The reality in Haiti is there for all to see

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Executive Director of the National Human Rights Defence Network of Haiti, Pierre Esperance

By Pierre Esperance

PORT-AU-PRINCE, Haiti – In Haiti, the people are not living; they are just surviving. Holding all the power, as the government, is only one branch – the executive, in the hands of one man only. President Jovenel Moïse. With regard to the other branches of government, there is no parliament and the judiciary is intimidated.

Since January 2020 there has been no parliament, no Senate. There is no counterbalance to president Moïse. He is governing by decree, making policy decisions that benefit only his own interest and that of his henchmen. They support gangs of villains, terrorizing dissidents, and they operate the levers of government, including the treasury, with no accountability.

Related: The Haitian people: Sadly and badly in need of a champion 

Recently, the experienced Caribbean diplomat and respected scholar, Sir Ronald Sanders, published an article on Haiti. He wrote the truth. He knows Haiti. And, after many meetings with Haitian representatives, he is very connected with the situation of Haitians. He believes that better must be done. It is the right thing to do.

They are a few appointees of president Moïse who have tried to deny what Sir Sanders has written, but they are singing for their supper. They cannot disprove the reality on the ground. It is there for all to see.

Since president Moïse came to power, Haiti has lived with more, insecurity, more corruption, and more human rights violations. The gangs, who support the president, have been involved in ten massacres from November 2017 to present.

There is a call for elections. But it is a poisoned chalice because president Moïse alone, in contradiction to the Constitution of Haiti, is organizing elections with his own appointees. That very act is an alteration of the constitutional order of Haiti, and a violation of the Inter-American Democratic Charter which the Organization of American States (OAS) and its secretary-general, Luis Almagro, should have investigated long ago. Yet, nothing is done.

The only elections in which president Moïse has any interest is one which accords with his own wishes. In Haiti, the voters had electoral cards and he changed that. Most Haitians don’t have an electoral card. We had an electoral system, but he changed the system.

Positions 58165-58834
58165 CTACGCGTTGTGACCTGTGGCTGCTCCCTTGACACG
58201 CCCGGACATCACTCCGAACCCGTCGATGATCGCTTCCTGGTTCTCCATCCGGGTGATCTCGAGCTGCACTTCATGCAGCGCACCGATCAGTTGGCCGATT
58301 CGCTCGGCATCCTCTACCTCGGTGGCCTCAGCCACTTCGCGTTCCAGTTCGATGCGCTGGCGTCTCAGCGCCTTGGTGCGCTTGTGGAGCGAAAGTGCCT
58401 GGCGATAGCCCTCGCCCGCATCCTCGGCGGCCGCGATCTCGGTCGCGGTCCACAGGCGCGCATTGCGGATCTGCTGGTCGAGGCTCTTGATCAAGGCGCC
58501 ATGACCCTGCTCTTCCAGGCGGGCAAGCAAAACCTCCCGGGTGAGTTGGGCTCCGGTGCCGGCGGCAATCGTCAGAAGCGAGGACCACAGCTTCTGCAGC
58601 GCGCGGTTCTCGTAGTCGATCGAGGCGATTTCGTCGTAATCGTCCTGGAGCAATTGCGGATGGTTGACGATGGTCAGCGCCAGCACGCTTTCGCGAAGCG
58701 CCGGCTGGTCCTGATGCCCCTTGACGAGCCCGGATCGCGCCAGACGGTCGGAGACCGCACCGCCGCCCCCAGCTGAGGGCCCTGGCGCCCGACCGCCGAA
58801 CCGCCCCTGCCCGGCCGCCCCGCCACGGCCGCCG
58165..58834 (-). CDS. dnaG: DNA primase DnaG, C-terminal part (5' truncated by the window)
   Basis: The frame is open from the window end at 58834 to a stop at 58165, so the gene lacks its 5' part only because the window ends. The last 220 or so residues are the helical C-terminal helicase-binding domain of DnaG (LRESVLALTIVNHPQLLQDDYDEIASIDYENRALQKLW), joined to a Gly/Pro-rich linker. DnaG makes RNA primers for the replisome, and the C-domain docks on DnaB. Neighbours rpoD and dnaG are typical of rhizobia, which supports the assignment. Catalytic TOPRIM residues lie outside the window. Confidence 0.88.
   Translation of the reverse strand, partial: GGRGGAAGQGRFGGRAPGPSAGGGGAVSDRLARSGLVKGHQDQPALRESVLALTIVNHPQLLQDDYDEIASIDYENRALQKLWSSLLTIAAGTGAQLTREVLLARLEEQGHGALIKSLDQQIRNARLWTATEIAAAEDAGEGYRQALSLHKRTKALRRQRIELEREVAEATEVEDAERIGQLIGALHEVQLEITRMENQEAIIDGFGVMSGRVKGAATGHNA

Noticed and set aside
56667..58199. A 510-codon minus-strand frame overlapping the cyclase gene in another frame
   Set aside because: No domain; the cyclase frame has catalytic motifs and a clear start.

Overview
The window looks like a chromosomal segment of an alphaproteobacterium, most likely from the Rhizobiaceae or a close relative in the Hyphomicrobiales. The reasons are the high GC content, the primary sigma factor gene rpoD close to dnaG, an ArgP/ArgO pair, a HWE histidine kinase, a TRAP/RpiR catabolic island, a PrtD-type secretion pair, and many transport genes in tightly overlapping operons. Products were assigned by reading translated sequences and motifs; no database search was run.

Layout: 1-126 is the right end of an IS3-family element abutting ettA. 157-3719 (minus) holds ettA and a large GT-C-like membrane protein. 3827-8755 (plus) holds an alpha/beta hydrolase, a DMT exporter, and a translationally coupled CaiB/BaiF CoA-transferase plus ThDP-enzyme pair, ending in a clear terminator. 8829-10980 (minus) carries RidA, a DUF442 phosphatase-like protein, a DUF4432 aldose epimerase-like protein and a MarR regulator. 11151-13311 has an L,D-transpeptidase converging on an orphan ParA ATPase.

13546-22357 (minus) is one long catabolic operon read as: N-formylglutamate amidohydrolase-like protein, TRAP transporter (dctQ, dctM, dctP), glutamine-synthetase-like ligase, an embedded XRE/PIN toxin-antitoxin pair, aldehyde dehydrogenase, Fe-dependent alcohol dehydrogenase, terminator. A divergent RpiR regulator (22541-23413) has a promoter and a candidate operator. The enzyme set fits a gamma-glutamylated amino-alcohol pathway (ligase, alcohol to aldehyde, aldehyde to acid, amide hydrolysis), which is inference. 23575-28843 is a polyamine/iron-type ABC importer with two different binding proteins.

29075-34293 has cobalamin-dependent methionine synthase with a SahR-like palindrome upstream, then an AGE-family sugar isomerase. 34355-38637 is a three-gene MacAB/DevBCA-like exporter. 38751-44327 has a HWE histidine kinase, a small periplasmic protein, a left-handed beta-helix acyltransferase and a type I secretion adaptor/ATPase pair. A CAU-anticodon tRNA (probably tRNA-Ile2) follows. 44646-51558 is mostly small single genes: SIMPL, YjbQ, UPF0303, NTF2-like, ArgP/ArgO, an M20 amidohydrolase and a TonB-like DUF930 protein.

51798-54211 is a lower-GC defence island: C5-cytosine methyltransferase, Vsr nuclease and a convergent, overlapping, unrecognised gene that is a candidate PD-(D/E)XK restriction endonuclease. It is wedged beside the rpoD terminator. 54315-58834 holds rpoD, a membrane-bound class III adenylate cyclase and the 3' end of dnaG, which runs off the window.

If Haiti has elections in this situation, the opposition parties will not be able to campaign freely. They will be plagued by organized gangs and violence under the control of the executive branch of government. The opposition could not organize or express their fundamental rights and freedom. Right now, if a demonstration is attempted, the police arrest the organizers and use whatever means necessary, including brutality and bullets, to disburse gatherings. The government does not respect the freedom of the people.

Yes, Haiti needs free elections. However, what is required is a transition in which the elections can be organized and conducted by independent bodies. If the OAS, CARICOM and the international community, come to observe president Moïse’s elections, it will only be to legitimatise an illegitimacy.

We cannot have elections in Haiti under these conditions, with a presidency that controls all key institutions. The solution is a transition government for a period of two-years. The transition government should comprise civil society and political parties, working together towards an agreement that lays the groundwork on the way forward for Haiti, including free and fair elections.

When elements of the government say “we are working with the OAS, CARICOM and the rest of the international community to be able to hold this constitutional referendum as well as general elections in 2021”, one has to ask the question: what is their intention?

Right now, we have a government ruling by decree that is  attempting to re-write a new constitution, unconstitutionally, by a group of persons handpicked by the president. For whom are they rewriting the constitution, when there is no civil society involvement? We cannot talk of rewriting the constitution, outside the participation of a transitional government.

When we in Haiti look at the situation in Venezuela, Nicaragua and Bolivia, we see the readiness of the OAS and the international community to call for democracy, constitutionality and the rule of law. But on Haiti, they are silent and are looking away. We ask ourselves why? It is a question the member states of the OAS should also ask themselves.

Haiti today is the most dangerous place in the Caribbean, because of kidnappings, gang violence, death squads, organized murder with the support of the executive branch and a presidency by decree. Their interest is corruption and staying in power.

The people of the Americas and the Caribbean must acknowledge that Haiti has a totalitarian government, operating in an environment of impunity, insecurity, corruption, the lack of basic needs, human rights violations, COVID-19, and a food crisis.

We, in Haiti, ask ourselves: how can these people – our neighbours – stand-by while Haiti is ruled autocratically and its people are abused willfully.

I represent a human rights organisation. We fight against corruption and we work for the freedom and the fundamental rights of people. We support democracy in Haiti. That is what we would like the OAS to help us achieve – they are the very principles written in their Charters, and they should stand up for them.

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